Delta announced this evening that Richard Anderson, who stepped down as CEO in May but remained the airline’s Chairman, “has elected to retire as executive chairman effective this date.”
They did not offer any reason:
- For his departure as Chairman so soon after stepping down as CEO
- For his departure as Chairman without any advance notice
- For his departure as Chairman, period
Which means there’s a story here, as many suspected there was when he left his role as CEO of the airline, an announcement that came when he was still 60 years old.
Further suggesting that this wasn’t the way it was all supposed to go, they’ve named a new non-executive Chairman (rather than Anderson holding the role until CEO Ed Bastian was elevated): Francis Blake, former Chairman and CEO of Home Depot.
Anderson had first been CEO of Northwest. As CEO of Delta he acquired Northwest. The airline made the merger successful. They made their operation successful. And through it all they always looked out for number one, themselves.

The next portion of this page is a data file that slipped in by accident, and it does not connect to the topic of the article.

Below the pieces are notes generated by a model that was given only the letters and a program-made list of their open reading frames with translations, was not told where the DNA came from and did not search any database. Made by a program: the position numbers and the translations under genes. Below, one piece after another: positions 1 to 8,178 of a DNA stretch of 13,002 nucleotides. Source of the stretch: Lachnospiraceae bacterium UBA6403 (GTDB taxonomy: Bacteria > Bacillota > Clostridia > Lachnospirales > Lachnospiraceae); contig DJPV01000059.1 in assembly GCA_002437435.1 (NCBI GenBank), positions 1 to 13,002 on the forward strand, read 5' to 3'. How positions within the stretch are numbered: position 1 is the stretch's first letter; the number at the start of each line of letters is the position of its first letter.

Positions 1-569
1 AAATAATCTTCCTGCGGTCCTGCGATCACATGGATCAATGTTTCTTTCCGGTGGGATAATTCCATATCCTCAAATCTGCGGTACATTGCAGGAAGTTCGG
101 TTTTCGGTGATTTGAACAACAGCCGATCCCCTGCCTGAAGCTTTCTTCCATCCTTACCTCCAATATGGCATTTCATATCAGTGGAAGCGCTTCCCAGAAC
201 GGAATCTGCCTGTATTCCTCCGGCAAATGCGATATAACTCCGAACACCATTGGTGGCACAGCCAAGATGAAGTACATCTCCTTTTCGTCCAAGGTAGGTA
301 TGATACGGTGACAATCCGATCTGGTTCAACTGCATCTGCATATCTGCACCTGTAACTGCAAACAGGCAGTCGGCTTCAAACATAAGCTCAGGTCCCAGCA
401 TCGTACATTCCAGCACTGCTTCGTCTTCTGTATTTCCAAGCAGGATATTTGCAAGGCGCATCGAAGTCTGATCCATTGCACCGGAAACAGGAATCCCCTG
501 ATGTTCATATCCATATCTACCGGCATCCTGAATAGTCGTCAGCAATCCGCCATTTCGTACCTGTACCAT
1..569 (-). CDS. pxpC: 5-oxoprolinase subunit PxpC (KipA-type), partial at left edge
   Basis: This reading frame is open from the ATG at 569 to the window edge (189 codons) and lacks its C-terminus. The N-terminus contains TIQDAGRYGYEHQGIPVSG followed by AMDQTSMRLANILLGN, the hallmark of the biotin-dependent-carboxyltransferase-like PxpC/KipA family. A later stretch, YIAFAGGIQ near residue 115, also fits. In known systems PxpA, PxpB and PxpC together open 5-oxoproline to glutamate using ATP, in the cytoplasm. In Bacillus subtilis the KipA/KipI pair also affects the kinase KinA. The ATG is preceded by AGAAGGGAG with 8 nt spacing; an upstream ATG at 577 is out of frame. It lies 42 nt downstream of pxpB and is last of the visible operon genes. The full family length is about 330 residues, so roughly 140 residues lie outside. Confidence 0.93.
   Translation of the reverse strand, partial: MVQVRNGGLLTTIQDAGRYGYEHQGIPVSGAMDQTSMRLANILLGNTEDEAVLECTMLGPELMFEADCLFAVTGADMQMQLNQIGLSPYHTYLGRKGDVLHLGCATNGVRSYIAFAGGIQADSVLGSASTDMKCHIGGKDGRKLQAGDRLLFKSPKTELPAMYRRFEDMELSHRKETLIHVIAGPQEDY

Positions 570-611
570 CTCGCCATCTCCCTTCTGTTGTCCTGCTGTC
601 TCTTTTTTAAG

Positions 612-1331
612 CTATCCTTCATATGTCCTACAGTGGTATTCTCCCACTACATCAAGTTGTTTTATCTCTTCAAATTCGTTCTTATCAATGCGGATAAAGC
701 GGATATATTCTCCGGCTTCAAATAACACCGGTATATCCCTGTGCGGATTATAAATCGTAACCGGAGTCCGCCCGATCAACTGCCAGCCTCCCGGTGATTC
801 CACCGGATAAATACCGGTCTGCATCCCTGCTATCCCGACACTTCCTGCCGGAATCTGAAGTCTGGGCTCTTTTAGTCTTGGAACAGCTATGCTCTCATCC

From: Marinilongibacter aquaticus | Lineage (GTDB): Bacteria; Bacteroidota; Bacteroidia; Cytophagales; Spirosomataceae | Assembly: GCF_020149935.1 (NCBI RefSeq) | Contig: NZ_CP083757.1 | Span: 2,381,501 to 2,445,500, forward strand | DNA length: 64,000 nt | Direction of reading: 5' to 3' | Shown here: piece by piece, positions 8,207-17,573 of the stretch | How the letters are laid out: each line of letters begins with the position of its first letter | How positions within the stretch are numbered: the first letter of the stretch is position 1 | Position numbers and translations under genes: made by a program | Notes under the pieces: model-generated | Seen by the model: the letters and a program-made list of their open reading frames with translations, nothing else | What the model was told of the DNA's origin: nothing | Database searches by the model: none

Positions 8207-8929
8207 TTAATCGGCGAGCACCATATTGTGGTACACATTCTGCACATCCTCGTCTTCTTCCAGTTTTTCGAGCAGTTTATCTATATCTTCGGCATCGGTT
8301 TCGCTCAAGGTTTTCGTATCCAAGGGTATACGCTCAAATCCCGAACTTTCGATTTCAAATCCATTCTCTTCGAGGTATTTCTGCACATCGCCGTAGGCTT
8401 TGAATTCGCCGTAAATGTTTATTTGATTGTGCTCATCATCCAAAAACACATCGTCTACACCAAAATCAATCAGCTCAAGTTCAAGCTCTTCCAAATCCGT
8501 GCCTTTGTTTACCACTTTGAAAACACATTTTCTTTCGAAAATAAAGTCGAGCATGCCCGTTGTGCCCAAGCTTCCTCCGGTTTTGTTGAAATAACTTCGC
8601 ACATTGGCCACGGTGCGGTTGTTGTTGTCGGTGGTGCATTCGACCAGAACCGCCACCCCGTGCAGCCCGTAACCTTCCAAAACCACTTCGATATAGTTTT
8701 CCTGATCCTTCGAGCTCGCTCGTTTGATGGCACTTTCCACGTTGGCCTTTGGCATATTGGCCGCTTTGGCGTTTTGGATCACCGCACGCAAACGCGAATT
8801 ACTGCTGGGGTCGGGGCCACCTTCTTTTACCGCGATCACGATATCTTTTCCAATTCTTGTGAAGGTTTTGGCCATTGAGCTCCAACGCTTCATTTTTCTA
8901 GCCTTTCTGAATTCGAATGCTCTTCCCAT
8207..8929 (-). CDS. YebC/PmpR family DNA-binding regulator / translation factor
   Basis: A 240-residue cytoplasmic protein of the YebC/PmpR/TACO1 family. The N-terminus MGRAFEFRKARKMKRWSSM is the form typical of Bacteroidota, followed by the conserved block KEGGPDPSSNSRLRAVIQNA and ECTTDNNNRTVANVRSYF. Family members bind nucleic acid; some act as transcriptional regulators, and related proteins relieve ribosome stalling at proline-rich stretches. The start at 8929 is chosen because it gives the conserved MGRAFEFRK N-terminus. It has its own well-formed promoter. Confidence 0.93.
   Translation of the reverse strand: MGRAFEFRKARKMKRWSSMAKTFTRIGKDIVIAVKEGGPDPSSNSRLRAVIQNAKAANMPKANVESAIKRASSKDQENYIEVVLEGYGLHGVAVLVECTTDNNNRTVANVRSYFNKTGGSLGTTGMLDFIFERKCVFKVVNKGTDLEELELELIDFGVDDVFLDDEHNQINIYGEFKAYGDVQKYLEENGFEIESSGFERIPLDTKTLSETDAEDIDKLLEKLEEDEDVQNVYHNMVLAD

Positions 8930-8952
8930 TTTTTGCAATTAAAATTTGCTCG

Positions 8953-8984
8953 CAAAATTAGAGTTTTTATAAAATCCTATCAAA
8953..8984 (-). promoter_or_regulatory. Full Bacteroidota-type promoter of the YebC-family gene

Delta’s Richard Anderson
Delta during Anderson’s tenure in my view:
- ran an excellent operational airline
- while treating customers and partners with disdain
the legacy of Richard Anderson is… mixed. He led his airline to profitability and to the status of most-admired among his US peers.
However Anderson blamed the big Gulf airlines for 9/11 (when Delta partners with Saudia, whose government was at least complicit in the attacks). He did this because he wanted to make lower airfares illegal. The 9/11 comment should go on his tombstone, like the late Marion Barry’s line about the woman with whom he was videotaped smoking crack.
Anderson claimed offloading his airline’s pensions on the Pension Benefit Guaranty Corporation wasn’t a subsidy. They may not cancel many flights anymore, but he shouldn’t be entirely proud of his tenure either.
He’ll be a controversial figure for a long time in the industry. But he’ll have a lifetime of free flights to take him to meetings of Conquistadores del Cielo.
It will be interesting to see what he does next, since he retires at age 61.